We all remember the big McDonalds coffee case. It became viral in the 1990s in time before the term “viral” was forged into a social phenomenon. It was featured in Dave Letterman’s top 10 list and used as evidence for tort reform. The case became the poster child for “frivolous lawsuits”.
But like most personal injury cases, a closer look reveals there is more to this story.
During that time there was a lot of negativity towards 79-year-old Stella Liebeck, the victim, and plaintiff in the case. The media portrayed corporations as the victim and people like Mrs. Liebeck as abusers using lawsuits for personal gain. It isn’t until you really evaluate the situations and misconceptions in the case that the truth is spilled surrounding the hot coffee lawsuit.
It was painted in the press that Ms. Liebeck had spilled the coffee on herself due to irresponsible driving. Turns out that she had been taken to the McDonalds by her grandson and was in the passenger seat. Her grandson stopped just feet after the drive-through window and parked in a parking spot to let Ms. Liebeck put some cream and sugar in the coffee.
She placed the coffee cup in-between her legs and attempted to remove the lid. Unfortunately, her action spilled the coffee onto her lap, causing severe third-degree burns that required immediate medical attention, and 8 days in the hospital. This injury caused permanent damage to Ms. Liebeck’s legs and was partially disabled for 2 years after the incident.
The total medical bills for Ms. Liebeck included the $10,500 in past expenses for the burn treatments she received and about $2500 for future care. She reached out to McDonald’s to settle the case immediately if they would pay her medical bills. They instead sent her a check for $800 and refused to raise their offer any higher. As this was remarkably lower than the medical bill amount, she obtained an attorney and went to court.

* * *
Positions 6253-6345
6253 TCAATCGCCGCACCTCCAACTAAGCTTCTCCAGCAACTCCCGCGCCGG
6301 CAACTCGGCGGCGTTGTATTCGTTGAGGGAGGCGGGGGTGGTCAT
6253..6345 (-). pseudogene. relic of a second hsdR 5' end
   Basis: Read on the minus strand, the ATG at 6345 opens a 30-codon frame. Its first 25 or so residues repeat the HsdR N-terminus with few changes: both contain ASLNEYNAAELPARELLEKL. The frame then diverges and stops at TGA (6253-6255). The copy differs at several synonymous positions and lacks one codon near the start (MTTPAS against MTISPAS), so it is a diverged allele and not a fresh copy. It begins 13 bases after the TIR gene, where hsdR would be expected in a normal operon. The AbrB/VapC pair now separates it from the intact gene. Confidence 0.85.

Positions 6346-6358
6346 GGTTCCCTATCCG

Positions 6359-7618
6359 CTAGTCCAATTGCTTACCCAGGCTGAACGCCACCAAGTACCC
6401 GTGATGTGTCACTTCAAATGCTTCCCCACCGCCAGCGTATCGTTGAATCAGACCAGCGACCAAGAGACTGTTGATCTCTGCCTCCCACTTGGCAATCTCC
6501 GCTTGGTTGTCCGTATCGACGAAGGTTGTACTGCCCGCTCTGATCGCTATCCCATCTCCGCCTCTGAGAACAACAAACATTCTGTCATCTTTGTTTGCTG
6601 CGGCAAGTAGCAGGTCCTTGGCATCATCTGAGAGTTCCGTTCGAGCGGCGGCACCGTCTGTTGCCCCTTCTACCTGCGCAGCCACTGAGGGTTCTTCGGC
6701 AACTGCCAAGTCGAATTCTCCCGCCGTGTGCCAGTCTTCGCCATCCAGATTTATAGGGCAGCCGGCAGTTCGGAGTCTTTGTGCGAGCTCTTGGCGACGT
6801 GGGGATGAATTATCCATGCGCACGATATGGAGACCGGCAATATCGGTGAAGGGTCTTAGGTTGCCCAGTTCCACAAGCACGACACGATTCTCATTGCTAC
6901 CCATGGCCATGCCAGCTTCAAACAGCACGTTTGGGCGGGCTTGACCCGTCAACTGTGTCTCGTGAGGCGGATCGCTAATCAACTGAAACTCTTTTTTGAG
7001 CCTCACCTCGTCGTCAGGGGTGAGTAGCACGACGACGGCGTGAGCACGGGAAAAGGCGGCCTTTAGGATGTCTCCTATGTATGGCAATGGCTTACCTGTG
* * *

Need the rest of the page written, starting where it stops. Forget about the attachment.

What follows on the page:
Again Ms. Liebeck and her attorney, Reed Morgan, tried to settle the case before going into court, but McDonald’s refused.
So, what is the reason for the lawsuit? At the surface, it would seem that Ms. Liebeck caused the burns herself by spilling the coffee – and the jury in the case did attribute about 20% responsibility to her for this. But the case wasn’t about the spill, it was about the temperature that McDonald’s served their coffee. At an astonishing 180 degrees Fahrenheit on average, and sometimes up to 190 degrees, the coffee was being served WAY TOO HOT, almost near the boiling point. Liquids at this temperature can cause 3rd-degree burns within seconds.
McDonald’s apparently knew that this was unsafe. In the decade before Liebeck’s spill, McDonald’s had received 700 reports of people burning themselves. They admitted that the temperature of the coffee was a hazard to people, but continued to practice the policy of heating the coffee to near boiling-point temperatures.
Again, all Ms. Liebeck wanted was for McDonald’s to pay her medical bills, which had reached a total of $20,000 by the end of the case. After hearing the evidence, the jury concluded that McDonald’s handling of its coffee was so irresponsible that Liebeck should get more than the $20,000 for her bills, but instead nearly $2.9 million to send the company a message. Liebeck settled the case for less than $600,000 and McDonald’s began changing how it heats its coffee.
The famous McDonald's coffee case is a case study as to why there are fewer frivolous lawsuits than we sometimes imagine.
The entire purpose of the court system is to determine whether a case has merit or not. If this case had not been a significant and worthwhile matter, the Court would have likely dismissed it. Judges have immense discretion and do not want to waste their time nor jurors’ time. There are certainly cases that are filed with absolutely no merit; these cases should of course not be allowed to move forward. But this is no excuse to prevent people with real injuries to pursue rightful compensation due to the negligence of others.
It is important to let a personal injury litigation attorney, not just a “settlement attorney”, take a close look at your case to determine the options available to you. Like Stella Liebeck, you may find there is more to your case than just spilled hot coffee.